It was a typical festive derby fare from the off, with plenty of endeavour, although the tempo of the game did not always allow the more cultured players on view to shine.
One exception was Scotland Under-21 star Lewis Morgan, who is expected to sign for Premiership leaders Celtic in the January window.
His close control and intelligence was apparent throughout and he also proved, for the 13th time this season, that he can finish. Ian McShane attempted to pick out lone striker Danny Mullen with a cross from the right. The latter failed to make contact but Morgan was first to react to the loose ball and he drilled it, left-footed behind David Gaston from six yards.
Morton, though, had opportunities of their own. Jai Quitongo’s pace allowed him to reach a clearance from Gaston before Jack Baird’s shot cleared the crossbar. Similarly, when Gary Oliver cut the ball back for Michael Tidser, the midfielder also failed to hit the target.
The home side’s Robert Thomson collected a caution for simulation when his dive was correctly identified as such by referee Kevin Clancy. Gary Harkins, on his 33rd birthday, also had his name taken for a rash challenge on Baird.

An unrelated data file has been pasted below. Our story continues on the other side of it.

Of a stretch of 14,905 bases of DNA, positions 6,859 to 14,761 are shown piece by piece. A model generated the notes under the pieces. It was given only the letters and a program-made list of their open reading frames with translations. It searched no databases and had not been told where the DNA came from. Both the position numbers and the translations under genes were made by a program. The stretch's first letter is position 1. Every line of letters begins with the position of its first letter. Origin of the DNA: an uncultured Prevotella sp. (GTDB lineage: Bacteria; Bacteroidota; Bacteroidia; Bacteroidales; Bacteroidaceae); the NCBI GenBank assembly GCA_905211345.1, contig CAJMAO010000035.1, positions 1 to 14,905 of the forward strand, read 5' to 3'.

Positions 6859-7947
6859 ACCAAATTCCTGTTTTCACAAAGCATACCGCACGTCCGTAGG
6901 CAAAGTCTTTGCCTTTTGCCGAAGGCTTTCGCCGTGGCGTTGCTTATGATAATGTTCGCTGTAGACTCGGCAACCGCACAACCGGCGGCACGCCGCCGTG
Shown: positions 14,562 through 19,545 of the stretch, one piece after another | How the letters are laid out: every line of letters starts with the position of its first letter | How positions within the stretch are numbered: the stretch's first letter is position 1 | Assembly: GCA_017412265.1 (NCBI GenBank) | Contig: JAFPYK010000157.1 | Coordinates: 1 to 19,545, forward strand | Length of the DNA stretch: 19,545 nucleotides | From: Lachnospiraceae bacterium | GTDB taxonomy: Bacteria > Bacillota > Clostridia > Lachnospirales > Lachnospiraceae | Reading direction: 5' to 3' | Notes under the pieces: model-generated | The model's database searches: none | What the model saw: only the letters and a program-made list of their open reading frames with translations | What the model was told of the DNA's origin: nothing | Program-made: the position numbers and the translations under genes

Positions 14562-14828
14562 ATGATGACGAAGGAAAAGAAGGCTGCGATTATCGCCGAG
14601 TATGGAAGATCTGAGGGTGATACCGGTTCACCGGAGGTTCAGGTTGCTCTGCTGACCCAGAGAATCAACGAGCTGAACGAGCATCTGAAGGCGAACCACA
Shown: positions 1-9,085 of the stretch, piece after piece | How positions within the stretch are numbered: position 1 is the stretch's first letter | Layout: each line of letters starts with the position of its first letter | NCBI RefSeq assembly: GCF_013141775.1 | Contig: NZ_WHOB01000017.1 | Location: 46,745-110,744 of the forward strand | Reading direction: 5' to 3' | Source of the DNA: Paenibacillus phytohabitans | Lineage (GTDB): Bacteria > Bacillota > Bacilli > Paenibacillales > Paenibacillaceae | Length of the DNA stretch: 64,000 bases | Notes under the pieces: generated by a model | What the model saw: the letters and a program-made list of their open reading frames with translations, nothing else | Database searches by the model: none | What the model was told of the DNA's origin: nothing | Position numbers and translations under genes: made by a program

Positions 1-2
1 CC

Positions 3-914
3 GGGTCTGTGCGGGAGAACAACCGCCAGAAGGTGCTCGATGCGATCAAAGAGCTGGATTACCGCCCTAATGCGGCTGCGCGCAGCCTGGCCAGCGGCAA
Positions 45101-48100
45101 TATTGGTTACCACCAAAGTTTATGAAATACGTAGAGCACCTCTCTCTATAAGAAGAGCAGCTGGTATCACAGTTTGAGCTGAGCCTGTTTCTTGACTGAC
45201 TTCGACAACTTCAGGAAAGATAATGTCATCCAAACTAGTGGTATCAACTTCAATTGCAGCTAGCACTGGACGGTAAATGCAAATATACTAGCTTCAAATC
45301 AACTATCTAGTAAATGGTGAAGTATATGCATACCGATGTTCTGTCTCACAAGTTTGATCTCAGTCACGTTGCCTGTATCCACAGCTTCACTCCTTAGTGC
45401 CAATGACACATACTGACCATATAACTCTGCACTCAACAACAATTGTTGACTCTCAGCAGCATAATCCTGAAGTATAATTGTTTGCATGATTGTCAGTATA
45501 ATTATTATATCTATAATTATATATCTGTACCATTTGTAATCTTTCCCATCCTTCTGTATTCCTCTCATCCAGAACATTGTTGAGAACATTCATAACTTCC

Further indiscipline arose when Kyle Magennis was booked for a petulant kick at Tidser, provoking a flare-up which resulted in the home side’s Michael Doyle and Saints’ Stephen McGinn also having their names taken.
Substitute Gavin Reilly then manufactured an opening for himself with a serpentine run but Gaston’s save denied him a 20th goal for the visitors.
It also set up a frantic finale and allowed centre-back Thomas O’Ware to salvage a point for the hosts with a firm header from Scott Tiffoney’s corner.
Quitongo and home substitute Bob McHugh had penalty claims rejected by Clancy in the dying seconds but Morton could not find a winner. “I thought Morton were good in that second half,” said Saints manager Jack Ross.
“They put us under pressure and I wasn’t sure how much of an impact the fact we played on Friday while Morton’s game at the weekend was off would have.
“Maybe we were a little leggy after the first half but we were really good before that and our performance reflected where we think we are as a group.
“So I’m a little bit frustrated that we didn’t press home the advantage we had during that period and, on the flip side, I’m disappointed that we got until ten minutes to go before we conceded such a soft goal.”
His opposite number, Jim Duffy, had his own frustrations. “I thought we had more than one strong shout for a penalty but the referee sees it how he sees it,” he said. “I didn’t think he had his best match this afternoon.”